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ciprocity, relative to the stipulations contained in the present article : but it is at the same time agreed, that its contents shall not affect the laws made, or that may be made hereafter in France, against emigrations, which shall remain in all their force and vigour; and the United States, on their part, or any of them, shall be at liberty to enact such laws, relative to that matter, as to them shall seem proper.
ARTICLE XII. The merchant-ships of either of the parties; which shall be making into a port belonging to the enemy of the other ally, and concerning whose voyage and the spécies of goods on board her there shall be just grounds of suspicion, Shall be obliged to exhibit, as well upon the high seas as in the ports and havens, not only her passports, but likewise certificates, expressly Thewing that her goods are not of the number of those which have been prohibited as contraband.
*7*. If, by exhibiting of the above faid certifi"cates, the other party discover there are any of those forts of goods which are prohibited and declared contraband, and consigned for a
port under the obedience of his enemy, it shall not be lawful to break up the hatches of such ship, or to open any chest, coffers, packs, casks, or any other vessel found therein, or to remove the smallest parcel of her goods, whether such ship belong to the subjects of France or the inhabitants of the said United States, unless the lading be brought on shore, in the presence of the Officers of the Court of Admiralty, and an inventory thereof made : but there shall be no allowance to fell, exchange, or alienate the same in any manner, until that after due and lawful process shall have been had against such prohibited goods, and the Court of Admiralty shall, by a sentence pronounced, have confiscated the fame, saving always as well the ship itself, as any other goods found therein, which by this Treaty are to be esteemed free; neither may they be detained on pretence of their being as it were infected by the prohibited goods, much less fhall they be confiscated as lawful prize. But if not the whole cargo, but only part thereof Thall consist of prohibited or contraband goods, and the commander of the ship thall be ready and willing to deliver them to the captor who has discovered them ; in such case the captor having received those goods, shall forthwith discharge the ship, and not hinder her by any means freely to prosecute the voyage on which she was bound. But in case the contraband merchandizes cannot be all received on board the vessel of the captor, then the captor may, notwithstanding the offer of delivering him the contraband goods, carry the vessel into the nearest port, agreeable to what is above directed.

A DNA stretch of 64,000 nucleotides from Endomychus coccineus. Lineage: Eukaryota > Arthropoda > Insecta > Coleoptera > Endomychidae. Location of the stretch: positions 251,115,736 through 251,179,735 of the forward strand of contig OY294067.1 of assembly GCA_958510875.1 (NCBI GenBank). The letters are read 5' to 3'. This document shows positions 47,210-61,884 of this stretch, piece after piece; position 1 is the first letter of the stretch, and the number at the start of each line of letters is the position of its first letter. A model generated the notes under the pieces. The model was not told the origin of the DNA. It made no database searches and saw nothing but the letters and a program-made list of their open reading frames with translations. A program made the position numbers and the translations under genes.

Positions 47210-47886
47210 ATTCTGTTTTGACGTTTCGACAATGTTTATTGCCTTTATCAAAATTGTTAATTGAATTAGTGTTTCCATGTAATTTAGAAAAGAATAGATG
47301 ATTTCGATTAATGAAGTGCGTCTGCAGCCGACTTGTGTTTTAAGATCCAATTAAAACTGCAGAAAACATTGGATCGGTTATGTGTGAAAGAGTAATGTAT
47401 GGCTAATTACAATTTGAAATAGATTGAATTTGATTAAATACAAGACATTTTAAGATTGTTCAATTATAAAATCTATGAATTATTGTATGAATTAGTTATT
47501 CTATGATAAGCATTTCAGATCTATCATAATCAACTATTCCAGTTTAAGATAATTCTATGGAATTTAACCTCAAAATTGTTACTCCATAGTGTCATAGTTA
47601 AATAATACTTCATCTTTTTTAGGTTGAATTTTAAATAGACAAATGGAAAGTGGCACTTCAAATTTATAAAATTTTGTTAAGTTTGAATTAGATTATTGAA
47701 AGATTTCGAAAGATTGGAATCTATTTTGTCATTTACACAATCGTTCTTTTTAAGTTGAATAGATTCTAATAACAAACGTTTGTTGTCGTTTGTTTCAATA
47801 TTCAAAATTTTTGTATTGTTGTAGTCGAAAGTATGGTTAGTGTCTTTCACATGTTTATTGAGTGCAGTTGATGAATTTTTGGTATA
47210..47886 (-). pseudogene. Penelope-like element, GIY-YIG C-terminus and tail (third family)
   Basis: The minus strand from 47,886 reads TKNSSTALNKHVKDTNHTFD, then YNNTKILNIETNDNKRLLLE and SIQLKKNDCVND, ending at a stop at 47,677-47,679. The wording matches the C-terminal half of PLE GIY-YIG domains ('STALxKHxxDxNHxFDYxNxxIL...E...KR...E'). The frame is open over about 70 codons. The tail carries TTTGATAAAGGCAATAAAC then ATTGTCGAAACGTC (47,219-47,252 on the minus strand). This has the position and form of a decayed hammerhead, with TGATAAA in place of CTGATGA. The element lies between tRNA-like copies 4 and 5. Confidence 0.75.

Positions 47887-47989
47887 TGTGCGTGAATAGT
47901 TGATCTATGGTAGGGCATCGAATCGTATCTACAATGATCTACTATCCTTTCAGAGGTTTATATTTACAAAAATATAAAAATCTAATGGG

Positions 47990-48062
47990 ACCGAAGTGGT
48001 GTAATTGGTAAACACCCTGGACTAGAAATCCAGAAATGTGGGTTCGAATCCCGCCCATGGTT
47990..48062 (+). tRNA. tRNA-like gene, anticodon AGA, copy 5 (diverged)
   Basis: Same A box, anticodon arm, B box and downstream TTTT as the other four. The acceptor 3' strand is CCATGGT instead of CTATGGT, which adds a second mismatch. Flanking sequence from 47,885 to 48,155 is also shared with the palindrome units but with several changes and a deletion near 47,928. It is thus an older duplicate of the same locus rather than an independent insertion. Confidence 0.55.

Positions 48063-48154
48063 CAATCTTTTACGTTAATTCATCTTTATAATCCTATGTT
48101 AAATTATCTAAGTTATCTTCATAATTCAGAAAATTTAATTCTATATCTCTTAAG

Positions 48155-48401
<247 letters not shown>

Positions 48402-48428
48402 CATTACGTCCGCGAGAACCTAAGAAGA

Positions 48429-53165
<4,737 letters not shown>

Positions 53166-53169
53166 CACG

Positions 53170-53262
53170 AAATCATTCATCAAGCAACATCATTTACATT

ARTICLE 14. On the contrary, it is agreed, that whatever shall be found to be laden by the subjects and inhabitants of either party, or any ship belonging to the enemies of the other, or to their subjects, the whole, although it be not of the sort of prohibited goods, may be confifcated in the same manner as if it belonged to the enemy, except such goods and merchandize as were put on board such ship before the declaration of war, or even after such declaration, if so be it were done without knowledge of such declaration ; so that the goods of the subjects and people of either party, whether they be of the nature of such as are prohibited or otherwise, which, as is aforesaid, were put on board any ship belonging to an enemy before the war, or after the declaration of the fame, without the knowledge of it, shall no ways be liable to confiscation, but shall well and truly be restored without delay to the proprietors demanding the same ; but so as that if the said merchandizes be contraband, it shall not be any ways lawful to carry them afterwards to any port belonging to the enemy. The two contracting parties agree, that the term of two months being passed after the declaration of war, their respective subjects, from whatever part of the world they come, shall not plead the ignorance mentioned in this article.
ARTICLE XV. And that more effectual care may be taken for the security of the subjects and inhabitants of both parties, that they suffer no injury by the men of war or privateers of the other pare ty, all the commanders of the ships of his Most Christian Majesty and of the said United States, and all their subjects and inhabitants, shall be
forbid doing any injury or damage to the other lide; and if they act to the contrary they shall be punished, and shall moreover be bound to make satisfaction for all matter of damage, and the interest thereof, by reparation, under the pain and obligation of their persons and goods.
ARTICLE XVI. All ships and merchandize of what nature foever, which shall be rescued out of the hands of any pirates or robbers on the high seas, shall be brought into some port of either. State, and shall be delivered to the custody of the officers of that port, in order to be restored entire to the true proprietor, as soon as due and sufficient proof shall be made concerning the property thereof.
ARTICLE XVII. It shall be lawful for the thips of war of either party, and privateers, freely to carry whithersoever they please the ships and goods taken from their enemies, without being obliged to pay any duty to the officers of the Admiralty, or any other judges; nor shall such prizes be arrested or seized when they come to and enter the port of each party; nor shall the searchers